|Publication number||US1263710 A|
|Publication date||Apr 23, 1918|
|Filing date||Aug 2, 1917|
|Priority date||Aug 2, 1917|
|Publication number||US 1263710 A, US 1263710A, US-A-1263710, US1263710 A, US1263710A|
|Inventors||Lewis E Saunders, Ray Hill White|
|Original Assignee||Norton Co|
|Export Citation||BiBTeX, EndNote, RefMan|
|Referenced by (40), Classifications (2) |
|External Links: USPTO, USPTO Assignment, Espacenet|
Aluminous abrasive and process of making same.
US 1263710 A
l l E l l l i l a up t1 Wt E. SAUNDERS AND MAY HILL WHITE, 0F NIAGARA FALLS, NEW YORK, ASSIGN @RS T0 NORTON COMPANY, OIE WOBCESTER, MASSACHUSETTS, A CORPORATION Oil ssncnusnrrs.
ruous nasrvn ann r'nocnss or in 1:
To all whom it may concern:
Be it known that we, ]LEwIs E. SAUNDERS tate of New York, have invented certain new and useful llmprovements in Aluminous Abrasives and Processes of Making Same, of which the following is a specification.
This invention relates to a novel alumijnous abraslve prepared from bauxite, and to the process of preparing the same.
v According to the invention we efiect a profound modification of the/characteristics of the abrasive product as usually prepared by the electric furnace fusion of calcined bauxite. As is well understood in the art, the product prepared by fusing ordinary bauxite, with or without the addition of small proportions of carbon, yields a very tough and strong grain which is excellently adaptedlfor many grinding and cutting opera tions, but is less suited for. certain other operations, such as polishing metals and the like, for which a sufiiciently hard butstructurally weak grain is required.
We have found that an altogether difleren't type of aluminous abrasive may be prepared from bauxite by adding to the bauxite, prior to the electric furnace 'fusio'rua relatively small proportion of a suitable alkalimetal salt or compound, hereinafter referred to for convenience as an.alka11'add1t1on.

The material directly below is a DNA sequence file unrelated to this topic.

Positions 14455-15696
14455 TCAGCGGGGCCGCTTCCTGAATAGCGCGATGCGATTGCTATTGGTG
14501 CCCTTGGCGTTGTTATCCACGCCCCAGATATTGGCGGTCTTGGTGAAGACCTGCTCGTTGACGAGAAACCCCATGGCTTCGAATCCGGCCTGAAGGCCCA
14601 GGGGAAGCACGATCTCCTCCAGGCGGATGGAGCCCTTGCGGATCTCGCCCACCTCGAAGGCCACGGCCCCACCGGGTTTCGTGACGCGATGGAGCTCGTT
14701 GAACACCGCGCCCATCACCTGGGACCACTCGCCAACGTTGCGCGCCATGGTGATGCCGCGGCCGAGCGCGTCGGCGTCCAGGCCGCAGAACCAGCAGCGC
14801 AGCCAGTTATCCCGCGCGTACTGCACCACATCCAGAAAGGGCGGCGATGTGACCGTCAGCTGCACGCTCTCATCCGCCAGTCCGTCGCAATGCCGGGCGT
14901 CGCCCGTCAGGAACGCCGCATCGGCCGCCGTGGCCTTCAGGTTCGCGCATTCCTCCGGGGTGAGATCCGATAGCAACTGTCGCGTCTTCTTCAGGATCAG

' Although many salts and compounds of the alkali metals, including the sulfates, carbonates, hydroxids, 'aluminates, etc. pf sodium and potassium may be utilized 1n the process with good results, we-prefer to use dill.
th the additionto the charge of an amount of sodium carbonate in the form of sodaash.
Our process contemplates in one of its forms apartial purification of the bauxite by the reduction and consequent elimination of more or less of the non-aluminous iincarbon proportionate to the desired reducing edect. In this case the alkali addition not only determines the formation of the desired weak grain, as in the casein which no carbon has been added, but it tends also to prevent reduction, by the carbon, of the alumina of e be i Specification of Letters Patent.
. character of the efiect desired in the t am Patented Apr. 23, ll llfio Application filed August 2, 191?. Serial No. 184,111.
Illustrative examples of our process are as follows r We calcinein a rotary kiln and in the usual manner any ordinary bauxite. A typical calcined product may contain for example, in addition to alumina:
EiiO 4% Fe,0, 7% 'rio 3.5% Moisture 0.5%
To this material we add,with thoroughincorporation by mixing, a relatively small proportion of soda-ash. The proportion used will vary somewhat according to the percentage of acid oxids (Sit) and TiO,)